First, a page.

While most students were away from campus on winter break, the USF men’s basketball team found a new scorer, endured the heartbreak of a one-point loss and tested a zone defense best labeled “break glass in case of emergency.” The winter break also saw the Bulls restore their record to above .500 as they went to 6-5.
USF started the break slow with back-to-back losses against Richmond and Michigan State before winning against Florida International. USF then got one more loss out of its system against Colorado State before winning its fourth USF Holiday Classic, defeating South Alabama and New Orleans.
The Bulls will look to use those lessons as they head into Conference USA play Saturday against No. 14 Louisville.
Richmond 70, USF 58
The Bulls were out-rebounded, most notably on the offensive end, where the Spiders enjoyed an 11-8 edge.
USF was also plagued by turnovers, giving the ball away 15 times en route to the Bulls’ first home loss of the season.
“We haven’t rebounded the ball well, especially on the offensive end,” USF coach Robert McCullum said. “That’s something that this team needs to do because we’re not a team that is going to average 75 points a game and that’s fine. But to be a good team, part of that is recognizing what you can and can’t do, (while) recognizing and embracing the things that you have to do to give yourself a chance to win. Offensive rebounds are an area that we need to excel in.”
Michigan State 73, USF 60
Although down 42-19 at halftime, USF refused to lose easily to then-No. 25 Michigan State. The Bulls amassed a 15-1 run to bring the score to 43-34 around five minutes into the second half before ultimately falling.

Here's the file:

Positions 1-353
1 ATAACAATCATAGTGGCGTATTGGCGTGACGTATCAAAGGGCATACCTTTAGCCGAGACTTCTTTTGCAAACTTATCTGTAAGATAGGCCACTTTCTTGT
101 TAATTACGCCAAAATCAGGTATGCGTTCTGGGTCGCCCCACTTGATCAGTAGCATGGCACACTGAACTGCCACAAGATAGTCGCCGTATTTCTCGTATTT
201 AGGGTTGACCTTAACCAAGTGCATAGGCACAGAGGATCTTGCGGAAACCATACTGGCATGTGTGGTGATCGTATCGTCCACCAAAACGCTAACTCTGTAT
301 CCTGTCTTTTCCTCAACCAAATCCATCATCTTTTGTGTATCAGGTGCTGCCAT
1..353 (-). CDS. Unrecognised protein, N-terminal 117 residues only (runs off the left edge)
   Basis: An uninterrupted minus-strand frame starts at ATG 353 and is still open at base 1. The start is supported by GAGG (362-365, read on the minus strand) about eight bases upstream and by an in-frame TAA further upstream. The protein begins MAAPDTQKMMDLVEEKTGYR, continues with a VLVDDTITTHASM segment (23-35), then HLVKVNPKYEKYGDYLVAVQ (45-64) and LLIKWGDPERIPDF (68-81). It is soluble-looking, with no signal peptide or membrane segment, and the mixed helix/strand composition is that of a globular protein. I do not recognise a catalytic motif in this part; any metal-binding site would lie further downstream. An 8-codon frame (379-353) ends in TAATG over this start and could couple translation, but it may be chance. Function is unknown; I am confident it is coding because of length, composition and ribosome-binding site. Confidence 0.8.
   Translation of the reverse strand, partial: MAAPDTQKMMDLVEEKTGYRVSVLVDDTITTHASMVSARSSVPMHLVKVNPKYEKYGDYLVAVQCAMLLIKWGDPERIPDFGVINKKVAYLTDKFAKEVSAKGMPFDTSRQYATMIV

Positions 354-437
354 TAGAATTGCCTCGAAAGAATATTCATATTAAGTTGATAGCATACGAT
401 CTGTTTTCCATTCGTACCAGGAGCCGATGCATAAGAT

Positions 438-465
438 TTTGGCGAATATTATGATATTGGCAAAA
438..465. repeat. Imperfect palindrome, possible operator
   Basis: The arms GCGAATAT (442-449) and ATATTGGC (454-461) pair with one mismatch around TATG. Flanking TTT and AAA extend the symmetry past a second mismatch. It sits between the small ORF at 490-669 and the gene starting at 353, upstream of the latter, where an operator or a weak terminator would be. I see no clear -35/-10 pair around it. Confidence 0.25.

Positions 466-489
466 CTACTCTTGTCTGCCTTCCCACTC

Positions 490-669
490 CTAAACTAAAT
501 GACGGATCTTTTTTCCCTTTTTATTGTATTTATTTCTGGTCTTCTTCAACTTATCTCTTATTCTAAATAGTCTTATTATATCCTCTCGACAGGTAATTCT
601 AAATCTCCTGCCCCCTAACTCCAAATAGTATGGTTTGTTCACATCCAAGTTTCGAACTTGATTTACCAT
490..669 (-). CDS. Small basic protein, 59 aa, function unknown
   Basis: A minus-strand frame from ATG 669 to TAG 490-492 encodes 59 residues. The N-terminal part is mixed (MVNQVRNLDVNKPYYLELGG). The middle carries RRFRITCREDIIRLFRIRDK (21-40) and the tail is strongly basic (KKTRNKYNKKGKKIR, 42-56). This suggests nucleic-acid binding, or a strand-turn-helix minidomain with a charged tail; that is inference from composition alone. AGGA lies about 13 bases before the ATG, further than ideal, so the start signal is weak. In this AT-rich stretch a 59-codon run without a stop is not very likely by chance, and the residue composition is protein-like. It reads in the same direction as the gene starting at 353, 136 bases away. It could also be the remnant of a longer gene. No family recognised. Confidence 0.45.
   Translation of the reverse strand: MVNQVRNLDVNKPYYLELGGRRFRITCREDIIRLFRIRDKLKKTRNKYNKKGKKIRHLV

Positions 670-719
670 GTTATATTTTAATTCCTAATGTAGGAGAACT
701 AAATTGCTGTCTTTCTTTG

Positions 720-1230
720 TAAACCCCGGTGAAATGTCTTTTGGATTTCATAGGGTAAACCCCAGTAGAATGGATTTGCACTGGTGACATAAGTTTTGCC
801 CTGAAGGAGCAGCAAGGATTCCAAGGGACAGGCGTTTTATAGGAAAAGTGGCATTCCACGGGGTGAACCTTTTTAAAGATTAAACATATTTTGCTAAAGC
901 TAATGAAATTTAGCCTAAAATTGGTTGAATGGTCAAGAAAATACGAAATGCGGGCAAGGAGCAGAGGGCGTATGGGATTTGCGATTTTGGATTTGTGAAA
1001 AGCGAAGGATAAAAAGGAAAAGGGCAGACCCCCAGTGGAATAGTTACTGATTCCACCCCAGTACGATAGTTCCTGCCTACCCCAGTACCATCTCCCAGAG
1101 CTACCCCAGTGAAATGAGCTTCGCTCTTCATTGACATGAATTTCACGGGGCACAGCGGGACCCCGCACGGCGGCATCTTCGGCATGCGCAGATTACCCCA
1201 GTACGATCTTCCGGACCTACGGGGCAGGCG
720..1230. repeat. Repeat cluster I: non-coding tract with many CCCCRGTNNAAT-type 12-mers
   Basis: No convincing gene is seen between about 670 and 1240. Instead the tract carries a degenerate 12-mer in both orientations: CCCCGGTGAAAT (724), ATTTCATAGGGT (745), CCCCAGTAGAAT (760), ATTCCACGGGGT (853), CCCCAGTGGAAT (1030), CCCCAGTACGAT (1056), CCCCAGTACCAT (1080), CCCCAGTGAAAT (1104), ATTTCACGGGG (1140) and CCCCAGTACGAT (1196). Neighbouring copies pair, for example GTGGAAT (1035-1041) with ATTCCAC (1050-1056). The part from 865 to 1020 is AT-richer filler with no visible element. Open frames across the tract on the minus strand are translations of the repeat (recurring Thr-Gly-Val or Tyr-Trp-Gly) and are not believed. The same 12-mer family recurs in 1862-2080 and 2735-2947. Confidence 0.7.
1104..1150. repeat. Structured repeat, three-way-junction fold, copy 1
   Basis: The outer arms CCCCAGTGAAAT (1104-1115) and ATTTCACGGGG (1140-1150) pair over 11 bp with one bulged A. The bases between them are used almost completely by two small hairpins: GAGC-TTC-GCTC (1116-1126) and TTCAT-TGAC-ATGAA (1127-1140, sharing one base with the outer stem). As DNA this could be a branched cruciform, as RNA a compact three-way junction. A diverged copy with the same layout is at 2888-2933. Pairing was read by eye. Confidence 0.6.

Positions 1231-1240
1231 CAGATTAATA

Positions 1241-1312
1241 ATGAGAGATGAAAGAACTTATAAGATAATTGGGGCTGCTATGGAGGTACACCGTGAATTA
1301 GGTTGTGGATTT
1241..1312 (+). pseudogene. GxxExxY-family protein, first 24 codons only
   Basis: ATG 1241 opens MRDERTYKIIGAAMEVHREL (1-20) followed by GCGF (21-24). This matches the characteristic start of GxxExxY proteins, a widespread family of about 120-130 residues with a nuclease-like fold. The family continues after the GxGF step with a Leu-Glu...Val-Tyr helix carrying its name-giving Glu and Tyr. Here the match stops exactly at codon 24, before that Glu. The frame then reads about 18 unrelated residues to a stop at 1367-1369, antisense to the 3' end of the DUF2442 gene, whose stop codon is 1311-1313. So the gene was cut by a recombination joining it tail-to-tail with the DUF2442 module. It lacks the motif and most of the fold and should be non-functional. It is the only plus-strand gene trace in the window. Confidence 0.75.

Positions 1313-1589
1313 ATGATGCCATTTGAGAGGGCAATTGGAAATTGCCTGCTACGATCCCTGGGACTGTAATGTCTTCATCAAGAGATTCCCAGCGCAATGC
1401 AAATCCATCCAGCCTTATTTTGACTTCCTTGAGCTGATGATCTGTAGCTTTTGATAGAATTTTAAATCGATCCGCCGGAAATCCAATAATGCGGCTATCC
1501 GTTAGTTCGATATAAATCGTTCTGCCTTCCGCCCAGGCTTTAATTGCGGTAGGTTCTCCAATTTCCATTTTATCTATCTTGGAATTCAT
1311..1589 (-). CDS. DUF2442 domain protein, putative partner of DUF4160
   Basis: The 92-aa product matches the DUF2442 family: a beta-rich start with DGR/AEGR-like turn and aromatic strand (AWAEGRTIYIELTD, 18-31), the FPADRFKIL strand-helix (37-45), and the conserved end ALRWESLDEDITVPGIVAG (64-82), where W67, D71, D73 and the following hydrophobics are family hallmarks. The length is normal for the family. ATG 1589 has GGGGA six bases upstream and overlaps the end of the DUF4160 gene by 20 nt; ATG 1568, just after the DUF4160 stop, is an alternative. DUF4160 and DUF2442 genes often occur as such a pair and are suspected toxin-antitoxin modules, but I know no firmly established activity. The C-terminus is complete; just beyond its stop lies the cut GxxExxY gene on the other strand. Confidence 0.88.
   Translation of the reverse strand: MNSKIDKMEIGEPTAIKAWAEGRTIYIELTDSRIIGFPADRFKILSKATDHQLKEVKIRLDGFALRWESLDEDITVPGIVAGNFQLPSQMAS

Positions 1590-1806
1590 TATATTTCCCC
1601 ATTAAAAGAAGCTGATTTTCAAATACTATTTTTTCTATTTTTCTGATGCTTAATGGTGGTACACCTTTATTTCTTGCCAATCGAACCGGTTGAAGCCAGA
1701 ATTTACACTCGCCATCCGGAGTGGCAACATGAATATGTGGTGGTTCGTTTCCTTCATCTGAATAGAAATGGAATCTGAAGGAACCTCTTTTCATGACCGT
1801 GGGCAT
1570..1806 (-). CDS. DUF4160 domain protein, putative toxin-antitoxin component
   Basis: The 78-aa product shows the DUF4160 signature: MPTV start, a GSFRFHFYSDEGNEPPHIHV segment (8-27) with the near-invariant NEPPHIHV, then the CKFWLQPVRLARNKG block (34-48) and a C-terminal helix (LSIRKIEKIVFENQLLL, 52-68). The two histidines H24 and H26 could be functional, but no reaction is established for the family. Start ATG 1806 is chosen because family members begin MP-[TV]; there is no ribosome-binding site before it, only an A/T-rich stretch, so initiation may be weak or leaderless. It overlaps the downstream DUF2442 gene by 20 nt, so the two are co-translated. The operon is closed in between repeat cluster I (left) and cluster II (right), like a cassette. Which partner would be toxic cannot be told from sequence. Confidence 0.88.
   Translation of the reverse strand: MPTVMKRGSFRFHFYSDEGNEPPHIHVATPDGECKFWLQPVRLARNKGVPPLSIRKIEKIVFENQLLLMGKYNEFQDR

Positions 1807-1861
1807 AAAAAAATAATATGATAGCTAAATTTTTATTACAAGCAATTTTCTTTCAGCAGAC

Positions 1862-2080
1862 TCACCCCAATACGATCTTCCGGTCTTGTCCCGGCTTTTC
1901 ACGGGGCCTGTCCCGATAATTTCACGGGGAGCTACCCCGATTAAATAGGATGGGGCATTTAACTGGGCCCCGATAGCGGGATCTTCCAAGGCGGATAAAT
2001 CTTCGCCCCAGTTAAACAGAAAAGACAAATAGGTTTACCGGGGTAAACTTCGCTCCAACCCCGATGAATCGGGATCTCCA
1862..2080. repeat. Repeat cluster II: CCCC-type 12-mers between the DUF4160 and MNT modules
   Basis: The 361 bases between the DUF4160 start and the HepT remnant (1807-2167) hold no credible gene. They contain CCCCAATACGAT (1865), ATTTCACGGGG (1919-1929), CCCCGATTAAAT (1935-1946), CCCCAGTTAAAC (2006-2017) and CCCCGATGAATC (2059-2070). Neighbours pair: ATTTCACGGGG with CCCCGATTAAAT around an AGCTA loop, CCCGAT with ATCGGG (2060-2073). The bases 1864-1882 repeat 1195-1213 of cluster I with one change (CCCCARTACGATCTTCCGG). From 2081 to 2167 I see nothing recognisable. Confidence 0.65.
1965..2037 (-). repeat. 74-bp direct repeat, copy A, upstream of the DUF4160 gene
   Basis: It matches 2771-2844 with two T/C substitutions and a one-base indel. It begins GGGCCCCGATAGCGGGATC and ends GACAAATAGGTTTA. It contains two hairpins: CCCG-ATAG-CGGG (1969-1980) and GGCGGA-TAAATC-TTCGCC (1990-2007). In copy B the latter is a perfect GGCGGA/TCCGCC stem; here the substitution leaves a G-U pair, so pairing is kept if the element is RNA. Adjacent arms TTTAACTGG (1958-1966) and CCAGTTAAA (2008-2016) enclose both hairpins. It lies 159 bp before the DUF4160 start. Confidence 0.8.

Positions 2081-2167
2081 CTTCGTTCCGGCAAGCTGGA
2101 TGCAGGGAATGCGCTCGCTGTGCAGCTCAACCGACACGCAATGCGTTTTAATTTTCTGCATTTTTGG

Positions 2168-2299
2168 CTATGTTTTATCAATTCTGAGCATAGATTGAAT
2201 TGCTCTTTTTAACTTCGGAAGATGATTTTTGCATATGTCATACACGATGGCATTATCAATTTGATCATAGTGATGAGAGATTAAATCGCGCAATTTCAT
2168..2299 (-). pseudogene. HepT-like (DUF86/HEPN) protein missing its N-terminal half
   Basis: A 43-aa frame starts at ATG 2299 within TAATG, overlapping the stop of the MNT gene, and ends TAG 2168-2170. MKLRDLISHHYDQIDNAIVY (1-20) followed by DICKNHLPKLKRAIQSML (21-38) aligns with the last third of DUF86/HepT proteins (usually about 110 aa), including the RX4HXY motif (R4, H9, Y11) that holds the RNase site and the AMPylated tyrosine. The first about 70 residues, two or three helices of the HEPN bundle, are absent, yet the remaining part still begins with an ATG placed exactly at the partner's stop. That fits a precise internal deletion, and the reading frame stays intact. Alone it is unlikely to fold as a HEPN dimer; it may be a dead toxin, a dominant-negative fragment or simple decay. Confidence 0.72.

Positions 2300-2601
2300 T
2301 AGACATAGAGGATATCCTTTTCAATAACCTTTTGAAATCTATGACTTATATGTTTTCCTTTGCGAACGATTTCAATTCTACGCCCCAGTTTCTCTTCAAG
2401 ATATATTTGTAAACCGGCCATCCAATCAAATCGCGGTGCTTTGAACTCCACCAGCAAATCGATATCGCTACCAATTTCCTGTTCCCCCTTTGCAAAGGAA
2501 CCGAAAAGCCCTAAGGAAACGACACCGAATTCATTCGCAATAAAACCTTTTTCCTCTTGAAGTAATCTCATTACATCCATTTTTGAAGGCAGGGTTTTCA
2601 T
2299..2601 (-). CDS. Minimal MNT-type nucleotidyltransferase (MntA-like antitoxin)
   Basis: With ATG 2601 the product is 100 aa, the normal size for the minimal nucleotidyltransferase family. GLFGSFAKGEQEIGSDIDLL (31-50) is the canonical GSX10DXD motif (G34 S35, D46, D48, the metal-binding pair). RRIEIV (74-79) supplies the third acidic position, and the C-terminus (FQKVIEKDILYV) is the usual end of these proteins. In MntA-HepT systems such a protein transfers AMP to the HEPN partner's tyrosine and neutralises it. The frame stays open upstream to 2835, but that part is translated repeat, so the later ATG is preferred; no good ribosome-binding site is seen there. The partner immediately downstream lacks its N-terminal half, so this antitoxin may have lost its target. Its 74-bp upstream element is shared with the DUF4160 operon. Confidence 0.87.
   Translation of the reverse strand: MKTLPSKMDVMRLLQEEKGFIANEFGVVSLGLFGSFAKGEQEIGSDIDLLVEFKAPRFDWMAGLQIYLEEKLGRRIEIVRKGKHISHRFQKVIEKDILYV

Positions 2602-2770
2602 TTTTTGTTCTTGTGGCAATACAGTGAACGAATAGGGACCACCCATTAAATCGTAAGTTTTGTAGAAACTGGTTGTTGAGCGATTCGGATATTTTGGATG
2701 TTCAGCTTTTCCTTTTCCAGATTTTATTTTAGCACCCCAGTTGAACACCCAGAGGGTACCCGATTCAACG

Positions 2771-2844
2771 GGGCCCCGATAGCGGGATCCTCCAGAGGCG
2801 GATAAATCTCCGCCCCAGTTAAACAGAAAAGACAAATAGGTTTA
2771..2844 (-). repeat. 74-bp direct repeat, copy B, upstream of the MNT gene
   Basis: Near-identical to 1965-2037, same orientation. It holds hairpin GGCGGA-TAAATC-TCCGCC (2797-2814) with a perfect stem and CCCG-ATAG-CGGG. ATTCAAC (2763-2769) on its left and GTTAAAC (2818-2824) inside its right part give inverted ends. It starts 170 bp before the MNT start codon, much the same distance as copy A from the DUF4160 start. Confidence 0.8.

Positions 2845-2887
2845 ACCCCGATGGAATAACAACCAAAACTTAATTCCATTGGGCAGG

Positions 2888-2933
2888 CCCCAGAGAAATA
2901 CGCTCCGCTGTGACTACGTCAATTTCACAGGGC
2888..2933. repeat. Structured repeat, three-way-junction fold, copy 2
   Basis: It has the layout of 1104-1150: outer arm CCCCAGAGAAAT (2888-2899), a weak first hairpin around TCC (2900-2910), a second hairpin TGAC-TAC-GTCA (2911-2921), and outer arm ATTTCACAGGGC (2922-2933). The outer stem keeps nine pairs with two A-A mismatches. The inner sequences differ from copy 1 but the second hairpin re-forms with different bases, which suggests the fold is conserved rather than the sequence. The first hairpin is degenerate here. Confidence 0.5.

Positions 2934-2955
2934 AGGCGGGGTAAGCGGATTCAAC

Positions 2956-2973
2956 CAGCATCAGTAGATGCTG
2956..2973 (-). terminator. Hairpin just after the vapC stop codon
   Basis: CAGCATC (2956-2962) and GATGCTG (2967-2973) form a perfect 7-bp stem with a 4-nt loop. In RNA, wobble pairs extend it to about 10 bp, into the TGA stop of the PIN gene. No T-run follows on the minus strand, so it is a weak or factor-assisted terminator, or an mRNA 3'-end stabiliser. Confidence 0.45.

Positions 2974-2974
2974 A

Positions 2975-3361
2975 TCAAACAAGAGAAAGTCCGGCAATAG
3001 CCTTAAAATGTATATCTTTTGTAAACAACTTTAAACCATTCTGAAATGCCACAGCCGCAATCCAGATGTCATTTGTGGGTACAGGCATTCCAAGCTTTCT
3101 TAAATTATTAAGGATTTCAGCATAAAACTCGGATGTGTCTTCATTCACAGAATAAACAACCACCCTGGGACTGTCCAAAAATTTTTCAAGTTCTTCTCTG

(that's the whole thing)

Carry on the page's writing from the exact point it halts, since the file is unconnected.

The Bulls were paced behind the play of unexpected leaders Bradley Mosley and Terrence Leather, who emerged as the team’s dominant offensive force.
Mosley scored 23 points and Leather tallied a game-high 25, while starting a scoring streak that would last the next four games.
“I was extremely proud of the way they played,” McCullum said. “A lot of their points came when they were just creating plays. Bradley has been our most consistent scorer all year, and Terrence continues to elevate his game. Those guys scored 48 out of our 60 points, and it was a very gutsy performance on their part.”
USF 73, Florida International 56
The Bulls got back on the winning track behind Leather’s second consecutive team-leading scoring performance, as he paced the team with 17 points.
USF shot above 50 percent for the first time, hitting 28 of 55 attempts.
“I was certainly happy to see for the first time this year we made 50 percent of our shots,” McCullum said. “We need to be able to score and create opportunities in our transition offense.”
Colorado State 66, USF 65
The air was lifted out of the Sun Dome when Colorado State’s Matt Williams made a free throw after the clock ticked down to two seconds to defeat the Bulls.
Junior Marlyn Bryant fouled Williams during a scramble for an offensive rebound after Mosley missed a runner with time winding down.
Again Leather led the Bulls’ scoring attack, tallying 24 points and 15 rebounds.
USF 78, South Alabama 67
After the late one-point loss to Colorado State, USF pulled everything together for the first game of the USF Holiday Classic against the Jaguars.
The Bulls shot a season-high 61.5 percent from the field, pulled down 39 boards and blocked nine shots.
“It was a game (with) as much as a team effort as we have had in terms of the number of players that made outstanding contributions,” McCullum said.
The Bulls placed four players in double figures, led by Leather with 16, Mosley with 14, Bryant with 13 and freshman Sam Barber with 11.
USF 66, New Orleans 61
The Bulls won their home tournament in surprising fashion as McCullum called for the team to do something it hasn’t done all season — play zone defense. In the second half, the Bulls used a 3-2 zone to help spark an 18-1 run and defeat New Orleans.
“You could make the case that what we call our 35 defense or 3-2 zone was the difference in the game,” McCullum said. “We certainly don’t play much zone and still probably won’t. I would have to think long and hard to tell you the last time we worked on it.”